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System Message

[00:00:00] *** Please note: All sessions are recorded for quality control. ***

thomas (Customer)

[00:00:00] Find the equation of a lined graph

Sarah M (Tutor)

[00:00:08] Welcome to Tutor.com ! How can I help you today?

thomas (Customer)

[00:00:23] I do not know where to start

Sarah M (Tutor)

[00:00:34] Can you type your problem or write it on the board please?

thomas (Customer)

[00:01:19] it is a graph showing -4,3 and
4,3

Sarah M (Tutor)

[00:01:45] Ok and you are asked to write the line equation?
Are you asked to use a specific form - like slope-intercept or standard form?

thomas (Customer)

[00:01:52] sorry it is -4,3 and 3,4

[00:02:19] standard form

Sarah M (Tutor)

[00:02:46] Ok, great, we can do that.
Can you write the standard form equation on the board?

thomas (Customer)

[00:03:58] i think

Sarah M (Tutor)

[00:04:21] That is the equation for finding the slope and we will definitely need that.
Let me write the basic form for the line equations and that will show us what we are working toward.

thomas (Customer)

[00:04:50] ok m is slope

Sarah M (Tutor)

[00:06:01] We have 3 basic forms for line equations and they all say the same thing, just in different formats.

[00:06:05] m is slope

[00:06:16] So, let's start by calculating slope and then we'll put our line into the correct format.

[00:06:39] When we have an ordered pair from a graph, the x value is first and the y value is 2nd.

[00:06:48] Can you use our two points to set up the slope equation?

thomas (Customer)

[00:07:29] using the standard form?

[00:07:37] equation?

Sarah M (Tutor)

[00:07:38] We'll start with the slope equation that you provided.

thomas (Customer)

[00:07:46] ok

Sarah M (Tutor)

[00:08:49] This one is tricky with the similar numbers.
Just to be sure we are on the same page, I'm going to write out the points like this....

[00:09:54] So y1 is 3.
y2 is positive 4.
So our numerator will be 3-4, right?

[00:10:21] x1 is -4 and x2 is positive 3.

[00:10:33] Do you have any questions on where those each went?

thomas (Customer)

[00:11:10] I was told to do it kind of
backwards

[00:11:39] like the first # of the second
pair minus the first # of the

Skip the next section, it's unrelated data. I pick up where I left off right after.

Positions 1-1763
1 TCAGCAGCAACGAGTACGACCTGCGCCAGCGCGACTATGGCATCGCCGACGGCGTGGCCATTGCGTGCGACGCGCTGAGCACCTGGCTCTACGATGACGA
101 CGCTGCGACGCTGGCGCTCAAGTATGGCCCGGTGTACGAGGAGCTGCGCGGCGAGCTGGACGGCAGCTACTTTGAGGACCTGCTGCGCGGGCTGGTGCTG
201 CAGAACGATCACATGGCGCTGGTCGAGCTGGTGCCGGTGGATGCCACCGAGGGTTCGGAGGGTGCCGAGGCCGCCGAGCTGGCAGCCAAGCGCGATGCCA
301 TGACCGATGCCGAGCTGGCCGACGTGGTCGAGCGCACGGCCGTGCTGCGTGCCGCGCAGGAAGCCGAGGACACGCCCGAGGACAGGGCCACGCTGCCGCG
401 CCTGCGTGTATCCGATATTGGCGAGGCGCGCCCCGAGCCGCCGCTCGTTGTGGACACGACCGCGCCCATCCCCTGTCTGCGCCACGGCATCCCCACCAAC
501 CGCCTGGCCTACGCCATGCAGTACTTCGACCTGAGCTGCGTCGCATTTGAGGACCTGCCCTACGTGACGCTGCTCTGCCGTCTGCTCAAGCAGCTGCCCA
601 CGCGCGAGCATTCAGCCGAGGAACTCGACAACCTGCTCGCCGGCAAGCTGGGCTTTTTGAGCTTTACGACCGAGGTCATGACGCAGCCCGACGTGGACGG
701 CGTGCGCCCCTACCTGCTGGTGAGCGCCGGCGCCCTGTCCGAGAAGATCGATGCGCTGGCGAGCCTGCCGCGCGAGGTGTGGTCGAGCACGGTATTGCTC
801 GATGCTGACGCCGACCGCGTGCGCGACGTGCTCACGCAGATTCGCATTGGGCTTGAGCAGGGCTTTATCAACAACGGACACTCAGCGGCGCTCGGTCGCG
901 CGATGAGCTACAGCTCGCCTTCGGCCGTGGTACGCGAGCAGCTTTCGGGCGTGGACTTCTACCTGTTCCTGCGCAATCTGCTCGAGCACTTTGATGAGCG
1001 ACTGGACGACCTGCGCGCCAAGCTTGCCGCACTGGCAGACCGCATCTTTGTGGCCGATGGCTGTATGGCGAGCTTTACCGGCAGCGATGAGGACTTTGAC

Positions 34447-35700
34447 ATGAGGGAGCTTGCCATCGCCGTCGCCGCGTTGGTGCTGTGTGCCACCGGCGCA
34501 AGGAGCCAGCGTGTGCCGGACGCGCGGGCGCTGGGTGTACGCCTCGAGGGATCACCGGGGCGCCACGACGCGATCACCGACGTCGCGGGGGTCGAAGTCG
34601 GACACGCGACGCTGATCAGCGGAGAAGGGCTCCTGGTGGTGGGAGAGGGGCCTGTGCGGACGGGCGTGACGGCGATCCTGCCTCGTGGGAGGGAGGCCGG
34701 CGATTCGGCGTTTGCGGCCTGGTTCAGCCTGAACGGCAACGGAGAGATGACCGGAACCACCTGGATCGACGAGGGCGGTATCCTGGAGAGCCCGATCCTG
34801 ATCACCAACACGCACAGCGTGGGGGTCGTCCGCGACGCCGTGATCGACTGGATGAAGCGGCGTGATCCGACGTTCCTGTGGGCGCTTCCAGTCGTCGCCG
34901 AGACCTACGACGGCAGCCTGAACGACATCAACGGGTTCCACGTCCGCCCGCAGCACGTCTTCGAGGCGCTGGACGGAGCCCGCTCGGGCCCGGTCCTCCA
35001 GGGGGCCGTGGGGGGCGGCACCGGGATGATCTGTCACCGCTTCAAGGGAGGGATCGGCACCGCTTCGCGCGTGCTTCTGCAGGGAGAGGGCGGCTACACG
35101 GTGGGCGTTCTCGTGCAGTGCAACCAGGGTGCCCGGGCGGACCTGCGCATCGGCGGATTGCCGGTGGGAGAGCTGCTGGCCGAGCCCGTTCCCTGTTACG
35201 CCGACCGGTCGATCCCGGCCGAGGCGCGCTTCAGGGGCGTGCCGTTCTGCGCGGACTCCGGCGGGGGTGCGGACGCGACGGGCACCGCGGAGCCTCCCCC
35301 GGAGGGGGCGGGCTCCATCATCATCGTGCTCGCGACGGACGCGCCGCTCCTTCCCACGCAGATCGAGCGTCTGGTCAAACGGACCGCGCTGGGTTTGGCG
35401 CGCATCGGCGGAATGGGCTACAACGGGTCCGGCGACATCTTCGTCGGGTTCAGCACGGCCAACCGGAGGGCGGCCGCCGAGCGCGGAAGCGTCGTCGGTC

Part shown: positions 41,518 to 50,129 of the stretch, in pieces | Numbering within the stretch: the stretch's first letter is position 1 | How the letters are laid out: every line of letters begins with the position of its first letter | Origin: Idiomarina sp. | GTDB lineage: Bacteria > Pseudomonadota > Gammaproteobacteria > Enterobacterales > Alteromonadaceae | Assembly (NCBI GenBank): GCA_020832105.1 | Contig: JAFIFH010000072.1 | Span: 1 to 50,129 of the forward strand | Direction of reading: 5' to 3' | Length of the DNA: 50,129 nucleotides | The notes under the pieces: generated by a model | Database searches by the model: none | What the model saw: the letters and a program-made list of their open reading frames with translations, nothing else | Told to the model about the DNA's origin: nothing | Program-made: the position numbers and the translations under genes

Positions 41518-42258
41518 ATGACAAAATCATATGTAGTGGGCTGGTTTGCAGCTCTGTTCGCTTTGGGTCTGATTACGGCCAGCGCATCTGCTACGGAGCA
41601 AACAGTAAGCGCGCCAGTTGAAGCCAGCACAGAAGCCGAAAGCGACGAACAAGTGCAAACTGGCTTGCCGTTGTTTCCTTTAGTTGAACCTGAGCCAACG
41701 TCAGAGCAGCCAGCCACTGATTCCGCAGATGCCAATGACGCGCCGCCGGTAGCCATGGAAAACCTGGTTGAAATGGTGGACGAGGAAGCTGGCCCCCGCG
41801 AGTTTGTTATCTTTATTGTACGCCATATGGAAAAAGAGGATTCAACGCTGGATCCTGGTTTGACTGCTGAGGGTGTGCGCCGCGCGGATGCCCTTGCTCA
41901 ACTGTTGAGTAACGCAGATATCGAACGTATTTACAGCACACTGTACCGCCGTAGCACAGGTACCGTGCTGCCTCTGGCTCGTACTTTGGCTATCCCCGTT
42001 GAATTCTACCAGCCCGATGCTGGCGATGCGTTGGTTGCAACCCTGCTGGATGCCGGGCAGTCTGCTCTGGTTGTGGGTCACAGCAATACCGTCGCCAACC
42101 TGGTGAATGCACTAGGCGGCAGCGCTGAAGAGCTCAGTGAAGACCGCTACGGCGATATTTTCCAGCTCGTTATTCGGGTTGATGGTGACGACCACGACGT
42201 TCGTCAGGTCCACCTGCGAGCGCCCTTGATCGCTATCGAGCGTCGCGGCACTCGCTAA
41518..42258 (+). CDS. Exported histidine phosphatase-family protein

first pair

[00:11:53] then the seocon numbers the
same way

Sarah M (Tutor)

[00:12:41] We have to be careful to put the y values on top, but either one could be the first number.

[00:13:55] So you can pick either y value to be first, but the y value has to be on top.
Does that make sense?

thomas (Customer)

[00:14:27] ok yes it does, then either
way will make it positive,
correct?

Sarah M (Tutor)

[00:14:44] Right.
What do you calculate for the slope, using either fraction?

[00:15:49] Good!
I tried to color code that a little.

[00:15:53] So we know m = 1/7.

thomas (Customer)

[00:16:07] yes

Sarah M (Tutor)

[00:16:15] Now we'll use the point-slope form because we know m.
We'll reorganize that into standard form.

[00:16:59] The y and x with a subscript will be replaced with one of our points, the other y and x will remain as y and x.

[00:17:28] Can you fill in the values from one of our points?
Either will work.

thomas (Customer)

[00:17:39] subscript is the 1? what is that
for

Sarah M (Tutor)

[00:17:59] Mainly to show that the x and y have the same subscript and need to be from the same point.

[00:18:36] It looks like you picked the y from one point and the x from the other.

thomas (Customer)

[00:18:47] oh

Sarah M (Tutor)

[00:19:52] Looks good.
Do you have any questions on this portion or how to chose x and y?

thomas (Customer)

[00:20:13] no I think I understand it

Sarah M (Tutor)

[00:20:31] Ok, so this is the point-slope form.
To get it into standard form we need to distribute the 1/7 and then move terms around.

[00:20:48] Would you like to try distributing the 1/7?

thomas (Customer)

[00:20:51] ok

Sarah M (Tutor)

[00:22:07] Instead of 4 and 1/7, we'll just have 4/7.

[00:22:36] In standard form we don't want fractions - so if we multiply each term by 7 we can get rid of those.

[00:23:17] Now we want this in the form of Ax + By = C.
Can you see how to reorganize this to get the form we want?

thomas (Customer)

[00:23:46] ok

Sarah M (Tutor)

[00:24:11] Be sure to let me know if you have questions!

thomas (Customer)

[00:25:21] is that correct

Sarah M (Tutor)

[00:25:38] You are on the right track.
I agree with the -x + 7y.

[00:26:01] When you move -21 to the side with the 4 you'd add it.
So 21 + 4.

thomas (Customer)

[00:26:02] oh

Sarah M (Tutor)

[00:26:51] Good, so our line equation is -x + 7y = 25

[00:26:57] Do you have any questions on how we figured that out?

thomas (Customer)

[00:27:50] no but i think my problem is
going to be remembering the
formulas and when to use
them.

Sarah M (Tutor)

[00:28:47] Being able to calculate the slope is an important thing to understand and then you have to just memorize the 3 line forms.

[00:29:02] Usually you are told which of the 3 line equations are needed.

thomas (Customer)

[00:29:17] i am

[00:29:26] so first, find the slope,

[00:29:50] then use the point slope, then

Sarah M (Tutor)

[00:30:09] Right, then convert that to standard form.

[00:30:43] If you are using the slope intercept form you can solve for b by putting in one of your points, so you don't need the point-slope form there.

[00:31:46] If you wanted slope-intercept form we'd solve for b and get 25/7.

[00:32:29] I walked through that quickly, but wanted you to see the steps.

thomas (Customer)

[00:32:41] ok

Sarah M (Tutor)

[00:32:46] Can I clarify anything else for you?

thomas (Customer)

[00:33:04] no i think that is it for now

Sarah M (Tutor)

[00:33:13] Thanks for using Tutor.com.Â Please fill out the survey as you leave so we can learn how we can better help you in the future!Â

[00:33:18] Have a good afternoon!

thomas (Customer)

[00:33:24] thanks you too